The biggest issue was whether or not the track could withstand the intense heat of summer in Japan. Compared with polyurethane​, rubber is more susceptible to ultraviolet rays, forming cracks and deteriorating. Mondo launched its Tokyo Olympics project immediately following the Rio games, aiming to achieve the high level of quality required by the Japanese side. The company invited technical experts from its main Japanese dealer, Osaka-based Kuriyama Corporation, to Alba to undertake various joint-research. Together they worked on new compounds and successfully developed a more advanced track with double the weather-resistance of their conventional surface.

In addition, the team conducted joint tests with shoe manufacturer Asics to verify the performance of the new track and sought feedback from top-level athletes. Mondo Sales and Marketing Director Francesco Bonanno Gaetani explains that it is impossible to jump straight from the research laboratory to the field: “Our motto is—We listen. You win.”

The company’s environmental protection initiatives were also a deciding factor in triumphing over Japanese rivals. When Mondo produced their first track in 1972, they already led other companies in deciding against using mercury in the manufacturing process. The company was also ahead of the curve in promoting recycling and reuse. Stroppiana believes that the company’s approach matched that of Kuma Kengo, who designed the Olympic Stadium with the concept of a “shrine grove” to suit the natural environment of Meiji Jingū Gaien, the outer gardens of Meiji Shrine near the new venue.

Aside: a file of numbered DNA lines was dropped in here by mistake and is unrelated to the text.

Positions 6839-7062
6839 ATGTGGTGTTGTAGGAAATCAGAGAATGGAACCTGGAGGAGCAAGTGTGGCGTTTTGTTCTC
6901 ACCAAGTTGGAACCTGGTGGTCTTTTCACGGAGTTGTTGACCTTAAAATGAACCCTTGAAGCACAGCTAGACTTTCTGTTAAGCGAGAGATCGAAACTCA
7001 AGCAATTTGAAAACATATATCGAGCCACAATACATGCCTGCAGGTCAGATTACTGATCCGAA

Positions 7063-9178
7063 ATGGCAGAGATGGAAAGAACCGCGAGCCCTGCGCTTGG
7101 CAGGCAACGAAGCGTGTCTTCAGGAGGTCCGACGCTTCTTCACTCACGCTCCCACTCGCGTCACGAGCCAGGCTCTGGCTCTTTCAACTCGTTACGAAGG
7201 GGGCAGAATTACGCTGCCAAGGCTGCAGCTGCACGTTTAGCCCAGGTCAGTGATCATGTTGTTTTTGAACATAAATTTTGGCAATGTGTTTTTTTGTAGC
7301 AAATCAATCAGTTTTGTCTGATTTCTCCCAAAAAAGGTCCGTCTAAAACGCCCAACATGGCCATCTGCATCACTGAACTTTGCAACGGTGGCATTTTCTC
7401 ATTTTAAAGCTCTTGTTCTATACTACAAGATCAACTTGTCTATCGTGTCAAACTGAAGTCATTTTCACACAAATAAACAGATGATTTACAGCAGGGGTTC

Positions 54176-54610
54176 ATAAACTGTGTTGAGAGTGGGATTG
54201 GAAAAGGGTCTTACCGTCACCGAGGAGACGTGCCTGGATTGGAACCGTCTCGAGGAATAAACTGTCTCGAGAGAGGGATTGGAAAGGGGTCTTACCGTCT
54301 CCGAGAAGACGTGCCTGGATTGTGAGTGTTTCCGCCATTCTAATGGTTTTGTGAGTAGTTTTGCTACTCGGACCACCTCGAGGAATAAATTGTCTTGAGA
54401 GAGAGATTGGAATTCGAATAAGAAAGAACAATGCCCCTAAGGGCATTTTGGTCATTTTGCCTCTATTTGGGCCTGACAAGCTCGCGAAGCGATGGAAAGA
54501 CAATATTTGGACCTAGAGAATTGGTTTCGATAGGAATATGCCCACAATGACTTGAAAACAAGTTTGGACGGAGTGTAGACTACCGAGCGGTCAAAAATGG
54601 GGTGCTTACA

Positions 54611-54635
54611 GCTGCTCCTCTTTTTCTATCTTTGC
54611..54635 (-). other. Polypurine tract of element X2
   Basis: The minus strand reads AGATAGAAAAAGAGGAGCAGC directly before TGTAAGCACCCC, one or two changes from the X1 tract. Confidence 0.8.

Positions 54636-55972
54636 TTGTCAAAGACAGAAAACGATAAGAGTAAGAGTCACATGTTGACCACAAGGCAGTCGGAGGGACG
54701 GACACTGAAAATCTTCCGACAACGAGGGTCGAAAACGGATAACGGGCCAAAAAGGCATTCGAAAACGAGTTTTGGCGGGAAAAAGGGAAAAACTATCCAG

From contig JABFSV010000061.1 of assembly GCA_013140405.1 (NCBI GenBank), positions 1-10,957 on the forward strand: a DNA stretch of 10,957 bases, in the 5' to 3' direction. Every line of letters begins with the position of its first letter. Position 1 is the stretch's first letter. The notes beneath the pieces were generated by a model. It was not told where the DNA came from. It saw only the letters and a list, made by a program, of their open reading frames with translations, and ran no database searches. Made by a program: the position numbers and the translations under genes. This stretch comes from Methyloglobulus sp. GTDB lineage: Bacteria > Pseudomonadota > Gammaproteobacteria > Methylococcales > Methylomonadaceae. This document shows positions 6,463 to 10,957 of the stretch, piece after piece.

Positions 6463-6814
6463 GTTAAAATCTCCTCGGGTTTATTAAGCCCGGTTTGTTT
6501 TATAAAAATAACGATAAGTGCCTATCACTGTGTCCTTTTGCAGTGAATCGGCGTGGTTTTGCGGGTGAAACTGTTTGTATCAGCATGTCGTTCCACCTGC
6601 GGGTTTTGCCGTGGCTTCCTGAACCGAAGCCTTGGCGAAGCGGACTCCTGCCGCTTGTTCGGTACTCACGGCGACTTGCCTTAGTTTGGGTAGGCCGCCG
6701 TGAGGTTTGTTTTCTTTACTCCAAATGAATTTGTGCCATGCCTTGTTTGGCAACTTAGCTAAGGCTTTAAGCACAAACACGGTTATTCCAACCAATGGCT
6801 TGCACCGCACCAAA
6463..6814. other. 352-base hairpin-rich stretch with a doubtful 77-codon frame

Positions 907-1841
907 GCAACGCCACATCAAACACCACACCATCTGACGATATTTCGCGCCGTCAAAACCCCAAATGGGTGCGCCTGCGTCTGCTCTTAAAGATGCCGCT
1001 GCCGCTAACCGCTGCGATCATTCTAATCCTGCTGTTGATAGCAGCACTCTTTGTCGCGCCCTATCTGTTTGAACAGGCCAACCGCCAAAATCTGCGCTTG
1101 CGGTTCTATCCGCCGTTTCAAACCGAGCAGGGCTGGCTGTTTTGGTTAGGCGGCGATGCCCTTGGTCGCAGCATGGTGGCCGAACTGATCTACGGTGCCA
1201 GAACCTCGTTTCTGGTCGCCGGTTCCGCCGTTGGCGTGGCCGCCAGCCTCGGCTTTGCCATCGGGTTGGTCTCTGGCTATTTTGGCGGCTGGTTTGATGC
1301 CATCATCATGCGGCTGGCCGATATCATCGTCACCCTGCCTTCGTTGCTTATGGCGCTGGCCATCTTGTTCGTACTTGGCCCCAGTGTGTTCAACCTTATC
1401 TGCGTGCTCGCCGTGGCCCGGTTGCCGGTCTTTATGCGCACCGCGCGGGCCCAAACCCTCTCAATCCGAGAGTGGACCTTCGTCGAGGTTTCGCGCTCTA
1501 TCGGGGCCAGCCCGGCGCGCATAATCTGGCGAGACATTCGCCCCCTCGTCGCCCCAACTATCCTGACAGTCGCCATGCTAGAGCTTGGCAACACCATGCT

Mondo hopes that its track for the Tokyo Olympics will see many new world records, but Gaetani says the company wants all competitors to shine: “Our ultimate aim is that the athletes who compete are able to realize their personal best.”

Custom-made products have attracted controversy, such as the thick-soled shoes by shoemaker Nike that were recently in the news. Gaetani’s believes that athletes using footwear that is not commercially available runs contrary to the sporting spirit. But he points out that with Mondo’s track, all athletes enjoy the same advantage. His countenance imparting the will power and confidence of a true maestro, he exclaims, “We aim to fulfill everyone’s hopes in Tokyo.”

The track of the new Olympic Stadium.
The track of the new Olympic Stadium.

(Originally published in Japanese. Banner photo: Mondo president Maurizio Stroppiana [far right] and his staff. All photos by the author.)